Posted by Russell McOrmond (63 comments )
Reply Link Flag
Why is Linus Torvalds trying to destroy Linux?
I mean, I know Linus isnt a great programmer - he states that himself. Though his organizational accomplishment so far, in fathering Linux, has been amazing.

And, I know Linus didnt actually write Linux - it was written by thousands of other people.

But, he was the person who got the whole mini-Unix on a PC ball rolling, and kept it on a good track for so long. So, why is Linus Torvalds, apparently, trying so desperately to destroy Linux now?

Is he just tired of it?

Why else would he pull so many bone-headed stunts which are guaranteed to completely eliminate any chance that Linux has?

Why is Linus eagerly introducing, and frantically defending, so many proprietary elements to the Linux development community? - Is he trying to break the "openness" which is the only real advantage that Linux has against the Microsoft monopoly? Does he think that Linux can hope to tackle the Microsoft behemoth by adopting their business-tactics, and proprietary-strategies? Well, I have news for him, that approach wont work. Microsoft has proven that they play that game better than anybody else. Nor, is any company going to best Microsoft, as king of the hill, by playing by Microsofts rules. So, no, Redhat isnt going to become the next Microsoft, and neither is anyone else. No one entity is going to make as much money, or accumulate as much power, as Microsoft has, as long as Microsofts practices are the accepted model. And frankly, thats a good thing. If Microsoft wins, I wouldnt expect Linux, or any other real competition, to be allowed to survive - that is simply not Microsofts -MO-. And if Microsoft finally loses in the market, it wont be to yet another proprietary, closed-source, anti-consumer, type of product which does it.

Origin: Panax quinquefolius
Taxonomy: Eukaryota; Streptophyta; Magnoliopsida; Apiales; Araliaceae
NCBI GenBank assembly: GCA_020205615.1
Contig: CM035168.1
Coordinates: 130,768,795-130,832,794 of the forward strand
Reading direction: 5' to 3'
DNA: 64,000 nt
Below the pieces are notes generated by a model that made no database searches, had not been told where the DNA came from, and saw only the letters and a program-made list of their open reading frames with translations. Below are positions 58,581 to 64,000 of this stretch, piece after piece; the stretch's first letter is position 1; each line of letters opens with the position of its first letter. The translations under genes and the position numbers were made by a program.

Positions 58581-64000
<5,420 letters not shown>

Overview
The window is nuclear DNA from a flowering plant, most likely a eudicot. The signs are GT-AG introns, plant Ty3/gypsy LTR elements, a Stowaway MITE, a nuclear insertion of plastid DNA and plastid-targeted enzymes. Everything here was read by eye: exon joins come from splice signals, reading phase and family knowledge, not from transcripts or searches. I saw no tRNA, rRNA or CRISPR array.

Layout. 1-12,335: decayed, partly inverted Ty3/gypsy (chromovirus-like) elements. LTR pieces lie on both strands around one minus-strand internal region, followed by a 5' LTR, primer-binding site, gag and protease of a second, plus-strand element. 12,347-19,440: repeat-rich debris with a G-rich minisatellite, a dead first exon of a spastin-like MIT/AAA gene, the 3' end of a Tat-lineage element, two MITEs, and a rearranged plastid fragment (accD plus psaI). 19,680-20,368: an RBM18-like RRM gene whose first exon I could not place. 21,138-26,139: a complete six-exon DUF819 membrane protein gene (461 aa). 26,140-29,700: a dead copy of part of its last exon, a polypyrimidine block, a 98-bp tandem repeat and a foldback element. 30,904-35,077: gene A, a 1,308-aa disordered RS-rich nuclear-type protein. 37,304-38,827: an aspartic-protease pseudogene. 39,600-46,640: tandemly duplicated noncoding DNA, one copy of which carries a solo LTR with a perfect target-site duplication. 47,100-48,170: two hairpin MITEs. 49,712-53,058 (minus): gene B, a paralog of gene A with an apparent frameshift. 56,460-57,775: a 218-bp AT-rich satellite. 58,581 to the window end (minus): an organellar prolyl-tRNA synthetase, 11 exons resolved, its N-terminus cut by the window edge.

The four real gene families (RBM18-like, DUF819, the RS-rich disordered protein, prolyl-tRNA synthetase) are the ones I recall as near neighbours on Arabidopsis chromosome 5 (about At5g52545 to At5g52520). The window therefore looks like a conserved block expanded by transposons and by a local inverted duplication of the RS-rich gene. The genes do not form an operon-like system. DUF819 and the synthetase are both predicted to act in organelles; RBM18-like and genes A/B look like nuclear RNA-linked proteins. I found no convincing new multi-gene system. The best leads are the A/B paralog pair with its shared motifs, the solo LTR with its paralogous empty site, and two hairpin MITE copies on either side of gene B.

And, another thing...

Why is Linus claiming that DRM has anything to do with security - when the two are totally unrelated? In fact, claiming that DRM is related to security was just another Microsoft fabrication, in the first place.

Finally...

Why is Linus suddenly talking about "trust" as an aspect of the Linux OS? - Linux is already far more secure than Windows. And, as far as any hope of being part of the "Trusted Computing" environment, most people understand that Microsoft created that little pearl solely to establish even greater control over customers and the industry. If that werent the real reason, then Microsoft would not have spent so much energy making sure that the so-called "Trusted Computing Alliance" would absolutely -not- allow the "trust" standard to encompass any generally, non-proprietary, software-based strategies. The reason behind this is simply that it would have allowed competitors, like Linux, an opening in the computer-industry ecosystem.

So, again I ask, why is Linus being so foolish?
Posted by (2 comments )
Reply Link Flag
Completely absurd
"Why is Linus claiming that DRM has anything to do with security - when the two are totally unrelated? In fact, claiming that DRM is related to security was just another Microsoft fabrication, in the first place."

What do you think the permission and user grouping system in Linux and other Unix systems is? It's a form of DRM for the sys admin. In a multi-user enviroment it's necessary and desirable to have the ability to restrict access to certain file and applications etc by user. We all know how good running with admin all the time is. *sarcasm


"as far as any hope of being part of the "Trusted Computing" environment, most people understand that Microsoft created that little pearl solely to establish even greater control over customers and the industry."

Trusted Computing was not thought up by Microsoft.